The problem is that the Constitution leaves confirmation decisions to the political process, with no legal standard. President Obama certainly has the constitutional power to nominate someone, even in an election year (just as President Bush had the power to do so in 1992, if there had been a vacancy). The Senate certainly has the constitutional power to refuse its “consent” to the candidacy, even if this means waiting for a year until after the election. The President was elected by the people, who conferred on him the power to nominate. The Senators were elected by the people, who conferred on them the power to consent or to refuse consent.
The Constitution deliberately leaves these decisions to the political branches, and to the political process within the political branches — with the ultimate constraint being the voters, who can punish either party if they think the party behaves unreasonably or unwisely in this process (note again political criteria, not legal ones).
Now longstanding, broadly adhered to precedents matter even in the political process. Perhaps this respect for tradition and desire for consistency over time is a feature of human nature generally, but it certainly is a feature of American politics, at least some in measure. If there had been a constant practice, for instance, of Senators agreeing to vote for judicial nominees unless those nominees were obviously corrupt or intellectually or professionally unqualified, then there likely would be a strong political backlash to an attempt to depart from this practice. Likewise, if there had been a constant practice of Senators agreeing that every nominee should be considered without regard to there being a looming election, many senators today would be reluctant to buck that practice.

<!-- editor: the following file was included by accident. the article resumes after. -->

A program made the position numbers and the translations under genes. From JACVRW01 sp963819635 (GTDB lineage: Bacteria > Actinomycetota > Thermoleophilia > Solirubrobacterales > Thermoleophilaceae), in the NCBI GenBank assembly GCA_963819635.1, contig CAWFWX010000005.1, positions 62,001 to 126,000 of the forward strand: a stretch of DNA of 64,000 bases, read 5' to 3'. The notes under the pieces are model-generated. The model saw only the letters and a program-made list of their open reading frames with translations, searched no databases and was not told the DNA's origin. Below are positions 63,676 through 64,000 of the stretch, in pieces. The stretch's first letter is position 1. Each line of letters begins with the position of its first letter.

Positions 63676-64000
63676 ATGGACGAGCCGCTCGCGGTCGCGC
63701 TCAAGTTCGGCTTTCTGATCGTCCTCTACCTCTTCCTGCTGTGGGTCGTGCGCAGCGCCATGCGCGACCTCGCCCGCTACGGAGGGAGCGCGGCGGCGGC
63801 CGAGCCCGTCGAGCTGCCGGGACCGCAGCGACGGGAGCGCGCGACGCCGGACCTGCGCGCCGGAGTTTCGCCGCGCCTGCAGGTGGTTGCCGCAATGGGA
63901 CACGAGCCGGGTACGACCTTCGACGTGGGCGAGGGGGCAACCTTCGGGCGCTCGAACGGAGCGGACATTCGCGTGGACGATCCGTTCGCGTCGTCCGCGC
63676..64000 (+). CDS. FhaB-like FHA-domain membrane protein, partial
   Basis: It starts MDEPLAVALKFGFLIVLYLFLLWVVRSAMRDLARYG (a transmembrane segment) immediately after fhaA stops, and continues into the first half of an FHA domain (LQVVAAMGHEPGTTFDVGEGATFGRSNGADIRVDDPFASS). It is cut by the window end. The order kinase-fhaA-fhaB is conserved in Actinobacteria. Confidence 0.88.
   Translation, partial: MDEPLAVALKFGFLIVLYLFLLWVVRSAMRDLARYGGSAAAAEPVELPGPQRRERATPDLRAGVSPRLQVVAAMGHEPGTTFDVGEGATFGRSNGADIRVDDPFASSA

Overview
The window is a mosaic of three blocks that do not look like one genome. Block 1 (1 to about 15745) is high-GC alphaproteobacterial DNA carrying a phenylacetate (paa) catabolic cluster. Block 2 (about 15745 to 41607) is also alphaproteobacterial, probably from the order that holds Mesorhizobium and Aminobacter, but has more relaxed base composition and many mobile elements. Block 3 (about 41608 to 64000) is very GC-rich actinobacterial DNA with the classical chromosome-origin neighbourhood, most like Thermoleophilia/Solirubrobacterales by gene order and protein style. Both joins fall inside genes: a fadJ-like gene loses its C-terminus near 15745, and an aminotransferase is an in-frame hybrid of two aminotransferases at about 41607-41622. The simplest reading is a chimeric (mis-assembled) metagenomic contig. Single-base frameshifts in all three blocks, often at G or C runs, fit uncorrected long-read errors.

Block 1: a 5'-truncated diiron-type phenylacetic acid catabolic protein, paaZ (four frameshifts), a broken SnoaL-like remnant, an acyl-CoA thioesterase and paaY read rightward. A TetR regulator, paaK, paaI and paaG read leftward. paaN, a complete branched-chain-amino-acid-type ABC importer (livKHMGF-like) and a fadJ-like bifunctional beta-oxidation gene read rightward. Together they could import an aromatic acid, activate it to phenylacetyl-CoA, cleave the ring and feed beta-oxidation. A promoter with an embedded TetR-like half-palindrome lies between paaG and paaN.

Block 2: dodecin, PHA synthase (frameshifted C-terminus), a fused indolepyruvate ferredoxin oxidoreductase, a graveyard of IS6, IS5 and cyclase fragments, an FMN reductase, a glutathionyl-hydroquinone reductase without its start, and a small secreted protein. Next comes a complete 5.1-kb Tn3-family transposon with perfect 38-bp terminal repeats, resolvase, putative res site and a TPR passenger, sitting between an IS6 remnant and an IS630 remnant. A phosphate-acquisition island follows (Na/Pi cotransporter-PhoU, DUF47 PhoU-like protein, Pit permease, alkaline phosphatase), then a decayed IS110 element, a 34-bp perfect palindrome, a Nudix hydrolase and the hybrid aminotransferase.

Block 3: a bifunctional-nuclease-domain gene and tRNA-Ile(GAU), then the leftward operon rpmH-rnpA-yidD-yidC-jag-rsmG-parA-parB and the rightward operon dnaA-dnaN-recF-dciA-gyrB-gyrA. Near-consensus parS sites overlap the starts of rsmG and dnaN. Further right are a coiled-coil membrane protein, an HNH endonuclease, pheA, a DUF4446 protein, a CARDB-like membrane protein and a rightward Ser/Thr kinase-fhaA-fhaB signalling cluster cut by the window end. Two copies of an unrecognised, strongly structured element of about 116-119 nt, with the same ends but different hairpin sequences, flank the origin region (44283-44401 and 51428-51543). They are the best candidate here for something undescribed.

But there seems to be no such practice (see, e.g., Miguel Estrada & Benjamin Wittes’ “There no longer are any rules in the Supreme Court nomination process column in Friday’s post), as then-Senator Biden’s remarks illustrate. And in the absence of such a practice, we come down to more results-oriented politics. Senators, and the voters who evaluate the senators’ performance, consider the usual political considerations that apply to any proposal — say, to a treaty (to given another example of what the President proposes and what the Senate must approve or reject), or to a bill coming from the House of Representatives (where another house proposes and the Senate must approve or reject).
The senators ask: Will approving the proposed candidate, treaty, or bill be good for America, as I see it? (This is similar to the President’s decision in selecting an appointee, or deciding whether to send a treaty to the Senate.) If I say no, how much harm will delay cause? If say no, am I likely to get someone or something better instead? If I say no, will this make it more likely that the other side will retaliate when the tables are turned, or is it likely that the other side will do what it wants when the tables are turned regardless of what I will do? Has the other side done favors for me in the past that I feel obligated to repay? What political pushback will I face if I make either decision?
In making these political decisions, it seems reasonable to consider what Senator Biden said in 1992, President Obama’s votes against Chief Justice Roberts and for the filibuster of Justice Alito, and other similar matters. And when the parties are competing with each other, and are offering the voters competing visions of policy and law, it makes sense for a party to refuse to impose on itself a constraint — one not mandated by the Constitution — that the other party has not agreed to impose on itself in turn.